Tasting Organic Farm Produce @ Pabhoi Greens

While I got the opportunity to travel down to Guwahati and savour some wonderful Assamese delicacies at Gam’s Delicacy, Paradise, this time I got an opportunity to stay in Tezpur, Assam for a almost two weeks. The University Guest House in the sprawling Tezpur University Campus offered home cooked food but a friend and colleague A introduced us to his friend Neelam who runs an organic farm. He had come to the University to collect some seeds from our friend. Not only did we kept a handful of lettuce and other greens to prepare salad with our meals , we ( a group of three enthusiasts) lapped the opportunity to spend a night at Pabhoi Greens.

After a hectic day we escaped from Tezpur to explore Pabhoi Greens.  As the driver navigated the narrow roads one could see a silhouette of tea plants guiding us along the road on our way to Pabhoi.  It was pitch dark and with half sleepy eyes we could imagine the green cascade of plants that welcomed us when you reached Pabhoi. As the driver parked the car a group of 6 dogs welcomed us.

Neelam (the owner) came down with a miner’s torch and led us to the portico facing two large water tanks. We glided into the comfort of the bamboo chair and sipped Assam Tea, chuckled at the sight of fireflies and soaked ourselves in the silence of the night. The dinner beckoned us to shift to the dining hall where Manju didi had cooked a spread for us. As we entered the salad spread sitting pretty with organic farm greens was particularly exciting. The Bengali soul in me wanted to have as much Kagchi/ Gandharaj Lebu ( a variety of lemon). The salad spread was prepared of handpicked greens and vegetables from the farm.  As we made our way through the salad the piping hot Joha Rice (a local variety of rice) was served to us, followed by pulses, mixed vegetables. The stars of the meal were Maasor Tenga and Fried Chicken. The taste of the freshly caught fish is something that you crave when you stay in a city which has polluted its river beyond rescue. Fish Tenga as you might know is a sour gravy prepared of tomatoes and because of its sour taste it is called tenga( Assamese word for sour). For all those who want to prepare this Assamese delicacy take a look at the detailed step by step post by Ruprekha on Fish Tenga (http://rupascloset.blogspot.in/2011/04/assamese-delicacies-8maasor-tenga.html?showComment=1365188708469#c1848959286321035958).

For other Assamese Delicacies the following group on facebook is very interesting:- https://www.facebook.com/assameserecipes?fref=ts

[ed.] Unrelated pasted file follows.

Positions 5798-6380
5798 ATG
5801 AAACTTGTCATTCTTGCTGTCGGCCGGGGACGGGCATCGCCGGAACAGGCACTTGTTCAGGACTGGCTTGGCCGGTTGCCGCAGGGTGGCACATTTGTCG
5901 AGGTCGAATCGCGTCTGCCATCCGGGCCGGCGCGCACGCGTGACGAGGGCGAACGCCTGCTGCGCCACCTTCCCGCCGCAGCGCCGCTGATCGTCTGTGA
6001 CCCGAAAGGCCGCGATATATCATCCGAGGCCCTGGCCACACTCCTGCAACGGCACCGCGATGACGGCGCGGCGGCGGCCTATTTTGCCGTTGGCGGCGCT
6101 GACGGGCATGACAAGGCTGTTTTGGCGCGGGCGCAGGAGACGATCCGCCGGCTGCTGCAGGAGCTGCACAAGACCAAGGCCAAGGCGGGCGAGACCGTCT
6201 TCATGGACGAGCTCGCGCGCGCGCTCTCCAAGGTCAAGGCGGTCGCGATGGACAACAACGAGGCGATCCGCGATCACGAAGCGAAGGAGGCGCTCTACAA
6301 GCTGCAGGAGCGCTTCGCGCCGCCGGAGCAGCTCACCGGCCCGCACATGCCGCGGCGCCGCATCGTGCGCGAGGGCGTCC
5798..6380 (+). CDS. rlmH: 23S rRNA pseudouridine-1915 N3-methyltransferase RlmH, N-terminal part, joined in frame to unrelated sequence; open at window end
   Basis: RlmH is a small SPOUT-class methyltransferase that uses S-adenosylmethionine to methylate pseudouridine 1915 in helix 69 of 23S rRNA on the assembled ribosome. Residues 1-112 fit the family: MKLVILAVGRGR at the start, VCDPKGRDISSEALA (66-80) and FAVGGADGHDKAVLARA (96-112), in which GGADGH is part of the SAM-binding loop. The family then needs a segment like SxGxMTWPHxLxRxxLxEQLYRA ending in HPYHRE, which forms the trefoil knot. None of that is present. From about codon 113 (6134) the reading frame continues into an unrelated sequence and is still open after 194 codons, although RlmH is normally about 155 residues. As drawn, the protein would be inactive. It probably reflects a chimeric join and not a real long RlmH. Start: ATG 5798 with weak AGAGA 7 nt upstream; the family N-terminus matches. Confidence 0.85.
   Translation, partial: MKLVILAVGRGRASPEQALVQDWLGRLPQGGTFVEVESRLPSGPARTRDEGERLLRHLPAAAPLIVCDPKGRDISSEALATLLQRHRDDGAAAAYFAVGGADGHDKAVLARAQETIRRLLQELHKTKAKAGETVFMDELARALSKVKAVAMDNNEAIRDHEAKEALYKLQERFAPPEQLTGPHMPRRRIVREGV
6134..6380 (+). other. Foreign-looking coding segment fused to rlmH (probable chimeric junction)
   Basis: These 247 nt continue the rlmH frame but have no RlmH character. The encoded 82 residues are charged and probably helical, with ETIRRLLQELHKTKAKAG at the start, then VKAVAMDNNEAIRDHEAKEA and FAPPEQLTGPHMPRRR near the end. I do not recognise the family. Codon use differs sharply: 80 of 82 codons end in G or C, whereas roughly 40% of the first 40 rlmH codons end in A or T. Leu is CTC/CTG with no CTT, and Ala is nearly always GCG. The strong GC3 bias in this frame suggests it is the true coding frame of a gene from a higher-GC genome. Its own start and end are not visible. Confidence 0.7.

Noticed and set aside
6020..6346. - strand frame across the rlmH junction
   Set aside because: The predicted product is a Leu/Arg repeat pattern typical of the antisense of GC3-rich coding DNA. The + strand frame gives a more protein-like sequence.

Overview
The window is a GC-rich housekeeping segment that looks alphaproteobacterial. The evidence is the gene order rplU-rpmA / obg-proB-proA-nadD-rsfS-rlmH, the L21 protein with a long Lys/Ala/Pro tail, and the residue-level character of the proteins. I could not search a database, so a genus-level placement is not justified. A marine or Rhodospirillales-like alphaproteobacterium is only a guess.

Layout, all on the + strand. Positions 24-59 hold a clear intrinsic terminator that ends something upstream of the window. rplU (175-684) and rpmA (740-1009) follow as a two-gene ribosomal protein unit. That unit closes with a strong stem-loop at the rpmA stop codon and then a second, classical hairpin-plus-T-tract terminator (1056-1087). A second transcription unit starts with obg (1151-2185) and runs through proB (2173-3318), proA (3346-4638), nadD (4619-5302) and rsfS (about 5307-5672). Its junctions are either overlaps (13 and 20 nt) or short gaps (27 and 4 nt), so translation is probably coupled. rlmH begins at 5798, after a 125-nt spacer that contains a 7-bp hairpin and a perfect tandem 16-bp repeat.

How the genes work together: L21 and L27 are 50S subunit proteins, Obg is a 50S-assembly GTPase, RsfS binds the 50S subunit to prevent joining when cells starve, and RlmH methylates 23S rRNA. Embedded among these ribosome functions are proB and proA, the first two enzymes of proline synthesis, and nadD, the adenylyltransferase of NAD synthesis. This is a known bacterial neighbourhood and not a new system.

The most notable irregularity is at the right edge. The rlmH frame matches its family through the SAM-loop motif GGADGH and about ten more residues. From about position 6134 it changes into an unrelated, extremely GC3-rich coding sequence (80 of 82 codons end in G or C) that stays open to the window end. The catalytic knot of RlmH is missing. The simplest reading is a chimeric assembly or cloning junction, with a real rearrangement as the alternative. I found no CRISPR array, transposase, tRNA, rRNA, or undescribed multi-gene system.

This was followed by Fried Chicken. After our dinner spread Neelam took us around the farm. He introduced us to the youngest member in the cattle-shed- Daisy who wanted to break her shackles and prance round. Babu the head of the family was sober and exuded much of an interest with H.  As we were lazying around, we spotted an owl and Neelam showed us how the “well” functioned as a treatment site for the poisonous snakes. We decided to call it a day as Neelam shared anecdotes from trainings he organised for students pursuing their studies on agriculture and his trails across North East. While A asked him to show us the pictures from his previous tours, I snuggled in the comforts of the pillow with a vivid image of a bright orange butterfly with black dotes.

Realising that we have decided to call it a day, A and Neelam retired to their dens. The pitter patter sounds of the rain on the rooftop followed in an hour later with the whistling sounds of the storm. While my mind ached to sit and soak the rain kissed night my body ached for some sleep. Giving way to temptation I woke up to a bright day. H had already taken a tour of the farm and AI was getting ready as well.  Neelam gave us a guided tour of the shades where varieties of tomatoes, greens were waiting to be transferred to the field.

Neelam Dutta @ Pabhoi Greens

Neelam Dutta @ Pabhoi Greens

He told of us the various training sessions he was planning to organise with students across universities.  He also showed us the eco-hatch project he had initiated few years ago.

It was time to bid adieu to Pabhoi and head back for Tezpur after a nice creamy rich homemade curd and some toasts.